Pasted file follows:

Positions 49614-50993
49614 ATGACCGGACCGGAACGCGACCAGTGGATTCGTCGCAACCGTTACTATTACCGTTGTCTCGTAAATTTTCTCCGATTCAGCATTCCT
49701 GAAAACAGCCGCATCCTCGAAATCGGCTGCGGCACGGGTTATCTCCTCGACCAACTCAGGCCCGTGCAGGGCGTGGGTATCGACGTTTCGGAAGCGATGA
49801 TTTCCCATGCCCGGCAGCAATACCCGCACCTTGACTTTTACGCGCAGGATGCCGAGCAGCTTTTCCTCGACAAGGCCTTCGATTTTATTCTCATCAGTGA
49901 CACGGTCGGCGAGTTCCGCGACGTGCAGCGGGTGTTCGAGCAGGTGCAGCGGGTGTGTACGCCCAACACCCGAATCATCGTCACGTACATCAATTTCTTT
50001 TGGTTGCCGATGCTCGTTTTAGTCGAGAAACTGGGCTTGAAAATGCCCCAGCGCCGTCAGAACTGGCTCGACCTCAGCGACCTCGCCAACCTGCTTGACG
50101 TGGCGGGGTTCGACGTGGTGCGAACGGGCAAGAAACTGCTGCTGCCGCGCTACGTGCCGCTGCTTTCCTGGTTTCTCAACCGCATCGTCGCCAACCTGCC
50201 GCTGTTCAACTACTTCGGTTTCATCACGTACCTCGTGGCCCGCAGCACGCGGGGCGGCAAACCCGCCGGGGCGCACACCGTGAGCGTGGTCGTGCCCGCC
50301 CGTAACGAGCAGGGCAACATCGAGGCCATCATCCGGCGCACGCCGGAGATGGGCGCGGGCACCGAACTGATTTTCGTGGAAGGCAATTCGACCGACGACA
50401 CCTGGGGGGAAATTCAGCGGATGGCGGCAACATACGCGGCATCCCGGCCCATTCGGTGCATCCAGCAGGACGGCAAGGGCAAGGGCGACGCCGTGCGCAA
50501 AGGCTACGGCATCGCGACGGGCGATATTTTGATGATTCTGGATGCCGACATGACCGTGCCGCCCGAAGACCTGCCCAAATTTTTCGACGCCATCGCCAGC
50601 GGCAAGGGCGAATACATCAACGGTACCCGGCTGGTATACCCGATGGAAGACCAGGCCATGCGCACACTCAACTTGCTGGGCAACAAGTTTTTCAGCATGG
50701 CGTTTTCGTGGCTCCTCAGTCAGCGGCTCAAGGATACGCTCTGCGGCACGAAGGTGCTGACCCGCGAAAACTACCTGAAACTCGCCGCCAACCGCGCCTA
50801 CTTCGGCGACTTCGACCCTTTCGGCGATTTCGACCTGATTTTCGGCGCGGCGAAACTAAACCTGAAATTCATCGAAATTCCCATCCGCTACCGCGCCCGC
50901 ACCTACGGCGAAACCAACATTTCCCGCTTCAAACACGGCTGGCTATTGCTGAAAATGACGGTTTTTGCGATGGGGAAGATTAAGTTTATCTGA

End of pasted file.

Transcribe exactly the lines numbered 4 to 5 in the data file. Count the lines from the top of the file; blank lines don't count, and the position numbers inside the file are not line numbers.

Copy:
49801 TTTCCCATGCCCGGCAGCAATACCCGCACCTTGACTTTTACGCGCAGGATGCCGAGCAGCTTTTCCTCGACAAGGCCTTCGATTTTATTCTCATCAGTGA
49901 CACGGTCGGCGAGTTCCGCGACGTGCAGCGGGTGTTCGAGCAGGTGCAGCGGGTGTGTACGCCCAACACCCGAATCATCGTCACGTACATCAATTTCTTT